About this time the jitters of my responsibilities are starting to enter my mind.  I must correctly, and fairly, judge the top 65+ teams in the World.  I have not been there or done that before, so I was starting to feel a bit queasy.  But, I just told myself I am an expert at this (competed in the last 20 straight contest in California) so I know what to look for and how to judge responsibly.  

It was really great to be in that room with all the top BBQ folks around.  I won't throw names around but you can guess who the judges, table captains, and organizers were.  What a great thrill it was.  Everything went very smooth and perfectly from my perspective.  If somebody wants to know what the top 65+ teams in the World turn in and how it tastes, well, catch me privately.  That is another story and I certainly learned a lot!

Enjoying the Friday night party

Phew, I walked out of the judging quarters about 14:30 and really felt light headed and relaxed.  My job was over!  I can't explain how foreign a feeling that is to me at a BBQ Cook-Off after having cooked so many consecutive events.  I was there enjoying it completely but had not brought equipment, spent hours setting up, and most of all, did not have to break down a cook-site and pack up to leave for a long trip home.  All I had to do was now enjoy the victories our California teams had deservedly won throughout the Invitational and fly out the next afternoon!  Way too much fun for so little work, I almost felt guilty!

Friday night was really unlike anything I have every seen.  There were close to 400 teams now set up and cooking for the Open.  They were spread over a VERY large area.  You might get lost, or get sore feet, trying to pass all the sites.  Without exaggeration I would guess there were maybe 20 - 30 simultaneous bands playing at different team locations spread throughout the whole complex with fireworks going off overhead.  Where we in California might have a couple of EZ-Ups, a team there might have a real multi-peaked tent.  That is capable of holding a band, lots of seated people, and kegs of beer.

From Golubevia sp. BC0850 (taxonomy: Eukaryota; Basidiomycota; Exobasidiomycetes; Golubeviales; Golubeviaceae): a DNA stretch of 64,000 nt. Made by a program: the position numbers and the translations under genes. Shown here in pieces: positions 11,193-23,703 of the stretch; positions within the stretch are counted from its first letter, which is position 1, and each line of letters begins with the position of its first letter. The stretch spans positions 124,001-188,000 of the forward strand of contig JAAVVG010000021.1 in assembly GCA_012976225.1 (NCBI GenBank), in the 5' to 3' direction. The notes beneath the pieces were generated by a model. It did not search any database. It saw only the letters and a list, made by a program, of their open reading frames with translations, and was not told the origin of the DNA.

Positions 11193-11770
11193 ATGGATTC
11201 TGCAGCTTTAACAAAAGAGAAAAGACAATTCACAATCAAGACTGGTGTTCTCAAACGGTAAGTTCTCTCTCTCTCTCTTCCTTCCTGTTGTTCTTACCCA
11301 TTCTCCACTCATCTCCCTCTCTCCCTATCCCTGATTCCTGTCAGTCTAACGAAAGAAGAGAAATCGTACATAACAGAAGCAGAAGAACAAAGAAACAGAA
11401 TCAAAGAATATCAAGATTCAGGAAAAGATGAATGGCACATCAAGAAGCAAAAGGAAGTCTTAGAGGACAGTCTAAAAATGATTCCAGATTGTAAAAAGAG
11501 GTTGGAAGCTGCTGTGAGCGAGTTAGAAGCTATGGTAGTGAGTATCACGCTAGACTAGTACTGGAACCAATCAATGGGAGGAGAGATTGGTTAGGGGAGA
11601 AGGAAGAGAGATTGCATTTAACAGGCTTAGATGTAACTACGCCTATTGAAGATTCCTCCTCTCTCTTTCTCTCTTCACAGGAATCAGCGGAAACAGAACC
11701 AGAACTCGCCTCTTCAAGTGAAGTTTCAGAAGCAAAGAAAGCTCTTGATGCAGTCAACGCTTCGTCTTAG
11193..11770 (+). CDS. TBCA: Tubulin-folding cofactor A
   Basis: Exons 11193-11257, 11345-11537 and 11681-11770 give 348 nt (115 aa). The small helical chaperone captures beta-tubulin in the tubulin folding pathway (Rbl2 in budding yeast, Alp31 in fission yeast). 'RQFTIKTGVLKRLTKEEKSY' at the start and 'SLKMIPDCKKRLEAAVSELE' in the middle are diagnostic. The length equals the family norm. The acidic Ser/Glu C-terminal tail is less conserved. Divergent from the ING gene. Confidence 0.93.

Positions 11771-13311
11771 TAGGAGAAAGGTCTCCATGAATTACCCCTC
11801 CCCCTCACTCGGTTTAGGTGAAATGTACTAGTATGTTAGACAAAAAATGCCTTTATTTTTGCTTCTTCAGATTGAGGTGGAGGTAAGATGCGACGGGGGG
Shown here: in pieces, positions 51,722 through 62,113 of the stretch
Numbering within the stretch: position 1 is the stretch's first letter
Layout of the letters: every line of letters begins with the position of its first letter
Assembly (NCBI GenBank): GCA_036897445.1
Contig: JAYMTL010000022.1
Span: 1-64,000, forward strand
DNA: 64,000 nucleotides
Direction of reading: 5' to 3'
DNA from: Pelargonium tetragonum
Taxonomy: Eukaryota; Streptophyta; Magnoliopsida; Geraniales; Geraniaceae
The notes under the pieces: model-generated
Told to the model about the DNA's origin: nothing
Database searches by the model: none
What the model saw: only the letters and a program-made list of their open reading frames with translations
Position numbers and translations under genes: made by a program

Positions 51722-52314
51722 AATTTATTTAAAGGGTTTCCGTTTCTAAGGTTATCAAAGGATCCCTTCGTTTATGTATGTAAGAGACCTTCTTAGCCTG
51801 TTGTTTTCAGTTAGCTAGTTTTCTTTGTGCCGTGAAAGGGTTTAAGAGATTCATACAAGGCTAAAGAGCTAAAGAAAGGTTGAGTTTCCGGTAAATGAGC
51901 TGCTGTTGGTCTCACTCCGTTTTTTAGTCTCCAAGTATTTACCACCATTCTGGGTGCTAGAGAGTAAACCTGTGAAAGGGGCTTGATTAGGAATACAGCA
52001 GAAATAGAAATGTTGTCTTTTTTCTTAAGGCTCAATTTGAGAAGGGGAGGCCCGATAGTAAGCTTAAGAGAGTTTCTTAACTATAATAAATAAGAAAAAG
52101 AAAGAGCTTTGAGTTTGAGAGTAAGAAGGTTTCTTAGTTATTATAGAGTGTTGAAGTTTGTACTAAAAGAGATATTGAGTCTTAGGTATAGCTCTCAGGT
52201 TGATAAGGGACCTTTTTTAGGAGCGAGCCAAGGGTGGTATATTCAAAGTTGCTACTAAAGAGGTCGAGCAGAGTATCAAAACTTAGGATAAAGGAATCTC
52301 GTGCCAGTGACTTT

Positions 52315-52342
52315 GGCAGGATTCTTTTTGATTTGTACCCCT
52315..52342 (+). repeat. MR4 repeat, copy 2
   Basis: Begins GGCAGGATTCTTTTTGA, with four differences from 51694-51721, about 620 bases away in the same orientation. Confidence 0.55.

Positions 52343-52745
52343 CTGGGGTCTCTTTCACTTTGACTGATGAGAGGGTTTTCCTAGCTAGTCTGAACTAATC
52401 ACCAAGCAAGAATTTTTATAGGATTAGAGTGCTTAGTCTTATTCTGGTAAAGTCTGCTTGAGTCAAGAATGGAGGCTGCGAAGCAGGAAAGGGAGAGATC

Yes, kegs were everywhere.  Myself having no cooking responsibilities found that I was roaming all the different sites, enjoying all the amenities. When Roland Cook showed me the "Booze Lounge" he had found on his explorations, I really found out what fun is (only $1 per session).  If you can't imagine what that is, catch me privately.

Danny Gaulden's Perfect 180

So, as I wonder back to the Dueling Bubbas site, Danny Gaulden is cooking one of his four side dishes and warns me not to step on or rock the RV.  His cake in the oven might "drop".  

Well, Danny knew what he was doing.  Dueling Bubbas scored a Perfect 180 on Danny's sweet potato pie entry in the potato category (another team also received a Perfect 180, and the tie-breaker gave Dueling Bubbas second place).  This was Dueling Bubbas and Danny's first time at the American Royal Open.  

The previous day, in the American Royal Invitational, Dueling Bubba's won fourth place for its Brisket.

Saturday farewell

I was so happy for all seven Southern California Barbecue Association teams at the Royal:

  • BBQ'n Fools (Tom Brohamer with Grant Ford)
  • BBQ Bandits II (Stu Carpenter, with Dick Stuart, Mark Shardlow and Steve DiLura)
  • Dueling Bubbas (Don Grissom and Derek Muller, with Danny Gaulden, Dr.  Don Iverson, and Joe O'Connell)
  • Madd Momma and the Kids (Judie and Amy Anderson, with Melanie Jones)
  • M M B BBQ Co. (Franco McGonagle and Jay Diener)
  • Pork Belly Bandits (George and Donna Baroody, with Rob Kelso)
  • Rare Breed (Hayward and Eva Harris)

After having stayed up most of Friday night, I felt I better get some shut-eye in preparation for leaving the next afternoon.  The next morning, Saturday, I dispensed all my leftover food and drink supplies, said my farewells to all my new and old dear friends, and left for home.

What an unexpected, and terrific, event and trip I had.  I knew it would be good, but never dreamed this good.  I never had any great desire to travel to the Kansas City American Royal to participate in an event.  Knowing the work and cost that would be involved.  Well, I will be there next year competing, one way or another.

I can only say in closing, I would make this event "mandatory" for any BBQ lover.  You will meet the best people you have ever met, and you will see, taste, and feel, the best BBQ environment in the World !!!